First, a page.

Morrow Mountain State Park is a relatively quick ride to the top. In addition to the stunning views that are just a short drive away, there are 15 miles of hiking you can enjoy. Crowders Mountain State Park is something of a hiking spot in the Charlotte region for good reason. The park is about an hour west of Charlotte, in Gaston County, near Interstate 85, and has real mountains in the metropolitan area.
The park has two small peaks (Crowders Mountain, about 1600 feet, and The Pinnacle, about 1700). It has a variety of trails, including one that links to Kings Mountain State Park in South Carolina if you’re feeling ambitious. It is most famous for the Backside Trail, a difficult route that climbs from the parking lot to the top of Crowders Mountain, which is full of protruding rocks and offers a view of uptown Charlotte, which is often photographed. Stone Mountain State Park (not to be confused with the one near Atlanta) is about an hour and a half north of Charlotte.
Fortunately, *we* don’t have to have favorites, as the publishers of Travel %26 Leisure magazine did when they named Chimney Rock State Park North Carolina’s superlative state park. The Great Smoky Mountains National Park is a protected area located in the eastern region of the United States, which extends on both sides of the border between Tennessee and North Carolina. When you think of Charlotte, nature might not be the first thing that comes to mind, but there are four beautiful state parks within an hour’s drive of North Carolina’s largest city. In South Carolina, Anne Springs Close Greenway is a short drive from Charlotte and closer to the city than many of the most popular hiking trails on the North Carolina side.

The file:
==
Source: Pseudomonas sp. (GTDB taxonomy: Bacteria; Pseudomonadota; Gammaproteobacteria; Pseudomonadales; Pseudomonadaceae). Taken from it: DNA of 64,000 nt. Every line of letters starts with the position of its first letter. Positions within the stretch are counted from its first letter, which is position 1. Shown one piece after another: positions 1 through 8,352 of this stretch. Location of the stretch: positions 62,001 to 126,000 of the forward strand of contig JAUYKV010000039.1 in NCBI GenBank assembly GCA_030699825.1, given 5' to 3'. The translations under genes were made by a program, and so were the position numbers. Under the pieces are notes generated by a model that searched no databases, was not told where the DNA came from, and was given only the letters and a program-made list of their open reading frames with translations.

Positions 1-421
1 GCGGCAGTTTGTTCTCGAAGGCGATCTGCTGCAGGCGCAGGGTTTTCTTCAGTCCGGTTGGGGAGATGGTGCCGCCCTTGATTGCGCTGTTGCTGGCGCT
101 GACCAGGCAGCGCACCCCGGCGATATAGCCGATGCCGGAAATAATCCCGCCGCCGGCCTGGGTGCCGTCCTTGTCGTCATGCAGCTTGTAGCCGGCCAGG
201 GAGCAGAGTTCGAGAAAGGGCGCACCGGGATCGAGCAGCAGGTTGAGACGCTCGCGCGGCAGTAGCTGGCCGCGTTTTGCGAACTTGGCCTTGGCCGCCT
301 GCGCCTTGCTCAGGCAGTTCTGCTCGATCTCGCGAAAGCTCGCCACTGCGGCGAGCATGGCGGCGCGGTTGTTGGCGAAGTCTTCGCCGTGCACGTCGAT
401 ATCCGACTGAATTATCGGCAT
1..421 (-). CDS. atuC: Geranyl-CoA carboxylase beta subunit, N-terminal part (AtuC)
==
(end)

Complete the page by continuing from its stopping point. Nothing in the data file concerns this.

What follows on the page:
Located along the border between North Carolina and Tennessee, Clingman’s Dome is the highest point in the Smoky Mountains National Park, and walking to this peak is an unparalleled experience that cannot be missing from every outdoor lover’s wish list. Of course, Great Smoky Mountains is North Carolina’s best-known national park, and within this beautiful expanse, there’s an adventure that can’t be missing from every North Carolinian’s bucket list. While several states in the United States have natural wonders called chimney rock (Nebraska, Minnesota and Kentucky, to name just a few), the 315-foot natural chimney rock in Chimney Rock State Park is totally unique to North Carolina.